a first code segment comprising code for encoding a portion of an information signal with a first encoder to generate a first set of redundant bits; a second code segment comprising code for passing a portion of the information signal through a structured interleaver, wherein the structured interleaver is a reverse block interleaver, to generate an interleaved signal; a third code segment comprising code for encoding a portion of the interleaved signal with a second encoder to generate a second set of redundant bits; and a fourth code segment comprising code for concatenating the information signal, the first set of redundant bits, and the second set of redundant bits to form the encoded output signal. 10. A computer readable storage medium containing program code for controlling a method for coding an information signal, the method comprising the steps of:
encoding a portion of the information signal with a first encoder to generate a first set of r _{1} redundant bits, where r_{1} is an integer value of one or more;passing a portion of the information signal through a structured interleaver, wherein the structured interleaver is a reverse block interleaver, to generate an interleaved signal; encoding a portion of the interleaved signal with a second encoder to generate a second set of r _{2} redundant bits, where r_{2} is an integer value of one or more; andconcatenating the information signal, the first set of redundant bits, and the second set of redundant bits to form an encoded output signal. 11. An encoder for providing a multilevel encoded signal comprising:
a serial to parallel converter having an input for receiving an input signal and a plurality of outputs; a plurality of encoders, wherein each of the plurality of encoders has an input and an output, the input of each of the plurality of encoders being associated with one of the outputs of the serial to parallel converter, a symbol selector having a plurality of inputs and an output, each of the plurality of inputs being associated with one of the outputs of the plurality of encoders; and at least one structured interleaver interposed between an output of the serial to parallel converter and the input of the associated encoder. 12. The encoder as defined in claim 11, further including an output of the serial to parallel converter being directly associated with an input of the symbol selector.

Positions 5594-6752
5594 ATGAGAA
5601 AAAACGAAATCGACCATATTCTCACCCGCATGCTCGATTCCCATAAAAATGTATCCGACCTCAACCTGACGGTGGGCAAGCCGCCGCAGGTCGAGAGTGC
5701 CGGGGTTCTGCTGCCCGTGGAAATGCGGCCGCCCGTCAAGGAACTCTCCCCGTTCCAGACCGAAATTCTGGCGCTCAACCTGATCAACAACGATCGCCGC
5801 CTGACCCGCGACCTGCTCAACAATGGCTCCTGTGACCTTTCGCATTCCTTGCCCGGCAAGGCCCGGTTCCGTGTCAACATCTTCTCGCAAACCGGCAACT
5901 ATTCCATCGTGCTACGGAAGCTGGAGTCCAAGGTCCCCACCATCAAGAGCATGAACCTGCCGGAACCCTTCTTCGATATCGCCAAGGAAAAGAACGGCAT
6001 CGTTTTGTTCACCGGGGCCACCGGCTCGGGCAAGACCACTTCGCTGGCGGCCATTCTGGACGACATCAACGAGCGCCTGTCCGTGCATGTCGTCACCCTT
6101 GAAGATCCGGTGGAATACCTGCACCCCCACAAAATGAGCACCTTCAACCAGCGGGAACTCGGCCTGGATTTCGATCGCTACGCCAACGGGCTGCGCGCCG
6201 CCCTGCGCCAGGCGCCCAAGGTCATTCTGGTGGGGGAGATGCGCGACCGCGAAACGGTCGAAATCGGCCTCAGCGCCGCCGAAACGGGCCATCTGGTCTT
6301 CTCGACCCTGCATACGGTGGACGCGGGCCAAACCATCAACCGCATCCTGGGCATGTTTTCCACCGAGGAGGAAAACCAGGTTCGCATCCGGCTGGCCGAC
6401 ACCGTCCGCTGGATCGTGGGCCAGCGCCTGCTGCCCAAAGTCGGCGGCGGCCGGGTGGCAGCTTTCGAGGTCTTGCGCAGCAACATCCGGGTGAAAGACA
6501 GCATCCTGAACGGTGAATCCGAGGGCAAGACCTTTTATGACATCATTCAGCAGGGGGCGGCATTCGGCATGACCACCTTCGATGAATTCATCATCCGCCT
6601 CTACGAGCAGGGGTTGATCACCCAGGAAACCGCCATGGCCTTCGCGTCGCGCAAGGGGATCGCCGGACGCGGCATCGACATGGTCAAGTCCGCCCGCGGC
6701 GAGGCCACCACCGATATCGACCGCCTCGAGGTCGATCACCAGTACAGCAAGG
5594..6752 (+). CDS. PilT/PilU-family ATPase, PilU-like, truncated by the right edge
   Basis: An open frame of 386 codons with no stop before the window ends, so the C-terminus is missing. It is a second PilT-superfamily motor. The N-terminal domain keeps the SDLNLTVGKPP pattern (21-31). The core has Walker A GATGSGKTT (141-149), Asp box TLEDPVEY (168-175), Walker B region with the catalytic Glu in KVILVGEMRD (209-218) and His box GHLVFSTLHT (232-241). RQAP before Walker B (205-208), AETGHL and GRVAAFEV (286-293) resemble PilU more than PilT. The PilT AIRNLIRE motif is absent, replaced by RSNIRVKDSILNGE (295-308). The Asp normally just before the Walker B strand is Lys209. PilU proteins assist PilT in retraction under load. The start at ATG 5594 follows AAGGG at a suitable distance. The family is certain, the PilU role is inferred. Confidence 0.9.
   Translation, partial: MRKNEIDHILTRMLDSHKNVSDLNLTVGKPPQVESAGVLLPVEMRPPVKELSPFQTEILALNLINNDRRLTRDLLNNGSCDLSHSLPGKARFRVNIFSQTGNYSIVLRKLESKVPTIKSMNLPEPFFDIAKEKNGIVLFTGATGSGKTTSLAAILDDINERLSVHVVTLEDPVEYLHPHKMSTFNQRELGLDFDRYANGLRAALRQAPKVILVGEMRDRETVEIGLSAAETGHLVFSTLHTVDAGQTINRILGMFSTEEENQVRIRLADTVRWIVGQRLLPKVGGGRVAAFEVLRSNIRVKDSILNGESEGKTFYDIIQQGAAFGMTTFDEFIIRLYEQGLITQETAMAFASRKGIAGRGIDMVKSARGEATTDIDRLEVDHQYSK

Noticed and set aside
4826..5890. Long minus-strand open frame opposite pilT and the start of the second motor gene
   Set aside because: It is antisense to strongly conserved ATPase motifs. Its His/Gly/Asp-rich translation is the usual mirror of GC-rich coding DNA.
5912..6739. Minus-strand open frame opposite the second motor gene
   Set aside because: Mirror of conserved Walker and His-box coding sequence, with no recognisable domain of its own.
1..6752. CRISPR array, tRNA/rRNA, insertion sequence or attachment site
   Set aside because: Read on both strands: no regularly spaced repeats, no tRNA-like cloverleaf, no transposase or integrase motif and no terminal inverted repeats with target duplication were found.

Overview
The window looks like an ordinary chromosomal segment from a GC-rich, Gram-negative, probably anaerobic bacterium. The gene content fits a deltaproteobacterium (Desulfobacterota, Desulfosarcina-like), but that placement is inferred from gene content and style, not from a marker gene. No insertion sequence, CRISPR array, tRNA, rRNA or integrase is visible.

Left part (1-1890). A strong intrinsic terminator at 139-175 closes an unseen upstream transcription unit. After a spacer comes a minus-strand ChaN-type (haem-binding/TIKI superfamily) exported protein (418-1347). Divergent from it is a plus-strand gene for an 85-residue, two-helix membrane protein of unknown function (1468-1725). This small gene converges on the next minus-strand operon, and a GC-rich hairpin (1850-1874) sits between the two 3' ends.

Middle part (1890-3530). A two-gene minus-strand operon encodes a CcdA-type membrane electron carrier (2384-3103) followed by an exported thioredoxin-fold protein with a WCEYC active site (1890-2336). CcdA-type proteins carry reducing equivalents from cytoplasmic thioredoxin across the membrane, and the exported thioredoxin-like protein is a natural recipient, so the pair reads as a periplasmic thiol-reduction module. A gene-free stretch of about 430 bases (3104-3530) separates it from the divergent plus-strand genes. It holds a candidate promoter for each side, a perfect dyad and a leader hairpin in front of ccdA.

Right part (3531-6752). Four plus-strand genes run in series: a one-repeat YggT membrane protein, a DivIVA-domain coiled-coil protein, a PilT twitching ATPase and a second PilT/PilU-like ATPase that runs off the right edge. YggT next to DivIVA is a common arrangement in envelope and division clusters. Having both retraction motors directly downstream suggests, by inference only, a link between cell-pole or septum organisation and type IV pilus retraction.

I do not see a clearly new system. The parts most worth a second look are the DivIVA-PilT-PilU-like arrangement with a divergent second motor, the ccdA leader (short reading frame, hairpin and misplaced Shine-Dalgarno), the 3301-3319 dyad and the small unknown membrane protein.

13. An encoder for coding an information signal comprising:
a first encoder configured to generate a first set of redundant bits; a structured interleaver, wherein the structured interleaver is a reverse block interleaver, configured to generate an interleaved signal; a second encoder configured to generate a second set of redundant bits; and means for concatenating the information signal, the first set of redundant bits, and the second set of redundant bits to form an encoded output signal. 14. The encoder as defined in claim 13, wherein the structured interleaver is a reverse block interleaver defined to write to and read from a matrix of information bits according to the following form: ##EQU20## where the matrix may be of variable dimension and the `x`s denote don't care values.
15. The encoder as defined in claim 13, wherein the first set of redundant bits is smaller than the second set of redundant bits.
16. The encoder as defined in claim 13, wherein the second set of redundant bits is smaller than the first set of redundant bits.
17. The method as defined in claim 13, wherein the information signal is less 300 symbols.